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Cabell County magistrate race set as deadline passes

August 24, 2018

HUNTINGTON — While more than a dozen applied to be appointed short term to a vacant magistrate position in Cabell County, only three filed to run for the position.

The opening came after the retirement and resignation of former Cabell County Magistrate Darrell Black, 76, who left the position in July, citing health concerns and wishes to spend more time with family as reasoning.

According to a legal notice signed by Cabell Circuit Judge Gregory Howard, when a magistrate vacancy is created with more than two years left on the term, the position must be filled by way of a nonpartisan election. The filing period to be placed on the ballot for the position in the Nov. 6 general election ended Tuesday.

Current interim magistrate Mike McCarthy will be joined by Dale Burns and Scott Bias in the race for the position. Brooke Lundsford, of Milton, had previously filed to run but withdrew his name shortly after because he had previously filed to run for a state Senate position. Judicial races in Cabell County became nonpartisan in 2016.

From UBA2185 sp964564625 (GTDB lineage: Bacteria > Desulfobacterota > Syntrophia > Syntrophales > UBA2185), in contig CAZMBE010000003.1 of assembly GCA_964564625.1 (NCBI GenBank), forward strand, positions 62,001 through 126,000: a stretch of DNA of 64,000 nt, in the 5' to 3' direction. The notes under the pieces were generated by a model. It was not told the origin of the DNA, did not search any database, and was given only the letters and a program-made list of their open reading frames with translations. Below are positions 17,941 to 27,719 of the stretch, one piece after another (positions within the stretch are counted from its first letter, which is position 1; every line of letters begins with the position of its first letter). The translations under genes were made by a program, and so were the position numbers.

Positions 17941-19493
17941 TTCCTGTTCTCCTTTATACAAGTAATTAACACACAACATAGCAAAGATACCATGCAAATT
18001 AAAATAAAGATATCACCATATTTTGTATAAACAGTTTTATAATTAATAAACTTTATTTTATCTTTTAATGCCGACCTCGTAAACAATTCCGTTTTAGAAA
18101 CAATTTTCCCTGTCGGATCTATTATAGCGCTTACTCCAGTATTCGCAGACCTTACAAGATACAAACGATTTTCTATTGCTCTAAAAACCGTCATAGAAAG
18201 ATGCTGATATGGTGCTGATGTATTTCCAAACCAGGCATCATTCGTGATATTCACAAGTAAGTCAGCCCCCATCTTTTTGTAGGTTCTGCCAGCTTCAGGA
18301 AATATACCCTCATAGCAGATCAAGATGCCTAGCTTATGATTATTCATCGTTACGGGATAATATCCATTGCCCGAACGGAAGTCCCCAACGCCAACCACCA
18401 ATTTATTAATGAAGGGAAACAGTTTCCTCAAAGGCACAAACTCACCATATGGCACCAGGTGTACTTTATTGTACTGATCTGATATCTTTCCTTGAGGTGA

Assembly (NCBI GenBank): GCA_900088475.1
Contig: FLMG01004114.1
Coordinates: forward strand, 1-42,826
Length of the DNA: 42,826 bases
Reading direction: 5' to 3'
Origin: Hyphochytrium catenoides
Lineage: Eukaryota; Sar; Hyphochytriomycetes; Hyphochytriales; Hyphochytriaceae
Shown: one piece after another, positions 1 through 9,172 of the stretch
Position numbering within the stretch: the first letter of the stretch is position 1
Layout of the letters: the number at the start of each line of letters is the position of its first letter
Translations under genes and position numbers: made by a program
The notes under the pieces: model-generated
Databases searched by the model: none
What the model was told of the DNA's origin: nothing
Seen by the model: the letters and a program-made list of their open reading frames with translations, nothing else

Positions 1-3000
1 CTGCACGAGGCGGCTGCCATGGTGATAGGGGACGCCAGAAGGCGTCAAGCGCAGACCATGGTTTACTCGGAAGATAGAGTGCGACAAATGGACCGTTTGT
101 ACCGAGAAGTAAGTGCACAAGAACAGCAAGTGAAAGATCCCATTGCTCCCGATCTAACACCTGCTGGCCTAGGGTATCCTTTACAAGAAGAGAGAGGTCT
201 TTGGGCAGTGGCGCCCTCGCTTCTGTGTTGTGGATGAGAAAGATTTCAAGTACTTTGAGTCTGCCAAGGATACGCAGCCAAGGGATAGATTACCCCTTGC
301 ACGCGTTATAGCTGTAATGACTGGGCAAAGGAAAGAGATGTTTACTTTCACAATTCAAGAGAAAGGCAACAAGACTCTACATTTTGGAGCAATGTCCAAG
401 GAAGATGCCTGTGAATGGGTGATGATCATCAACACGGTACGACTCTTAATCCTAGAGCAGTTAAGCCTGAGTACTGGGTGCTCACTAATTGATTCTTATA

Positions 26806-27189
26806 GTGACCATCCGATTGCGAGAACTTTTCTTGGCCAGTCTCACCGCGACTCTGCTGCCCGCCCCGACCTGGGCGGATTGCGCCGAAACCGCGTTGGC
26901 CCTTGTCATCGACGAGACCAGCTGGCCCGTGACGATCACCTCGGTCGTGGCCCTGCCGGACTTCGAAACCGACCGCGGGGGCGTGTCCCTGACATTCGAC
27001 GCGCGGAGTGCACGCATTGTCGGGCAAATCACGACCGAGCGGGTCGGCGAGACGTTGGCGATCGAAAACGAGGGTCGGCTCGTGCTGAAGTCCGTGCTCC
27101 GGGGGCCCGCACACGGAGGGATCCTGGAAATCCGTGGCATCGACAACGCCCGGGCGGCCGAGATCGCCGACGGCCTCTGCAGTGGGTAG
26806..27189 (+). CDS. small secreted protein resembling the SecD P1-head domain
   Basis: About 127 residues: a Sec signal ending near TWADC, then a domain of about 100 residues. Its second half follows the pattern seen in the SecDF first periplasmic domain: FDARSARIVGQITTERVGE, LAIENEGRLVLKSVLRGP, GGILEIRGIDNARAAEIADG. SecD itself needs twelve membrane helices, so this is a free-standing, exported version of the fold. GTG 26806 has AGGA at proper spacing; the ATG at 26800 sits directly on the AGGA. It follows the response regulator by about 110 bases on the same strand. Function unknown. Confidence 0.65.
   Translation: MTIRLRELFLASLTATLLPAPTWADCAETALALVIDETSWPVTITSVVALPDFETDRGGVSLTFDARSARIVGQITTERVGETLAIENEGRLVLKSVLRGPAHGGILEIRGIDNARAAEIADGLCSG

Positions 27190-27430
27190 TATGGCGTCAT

McCarthy, a former West Virginia State Police officer, was sworn in as interim magistrate Aug. 10 to temporarily fill the position until the position is filled after the Nov. 6 general election. Bias is a former county commissioner and Cabell County magistrate who lost his magistrate seat in the 2016 election. Burns is a local businessman.

The position will be up for re-election in 2020.

Magistrates use their training and judgment to oversee the application and enforcement of state laws, municipal laws and court procedures. They have jurisdiction over civil cases in which the financial amount in dispute is less than $5,000, and hear misdemeanor cases and conduct preliminary examinations in felony cases.

In criminal cases, they issue and record affidavits, complaints, arrest warrants and search warrants, as well as set bail and make decisions concerning proposed plea agreements, the collection of court costs, cash bonds and fines. Magistrates also issue emergency protective orders in cases involving domestic violence.

Cabell County currently has seven magistrate seats.

The position pays $57,500 annually, according to West Virginia State Code.

Follow reporter Courtney Hessler at Facebook.com/CHesslerHD and via Twitter @HesslerHD.

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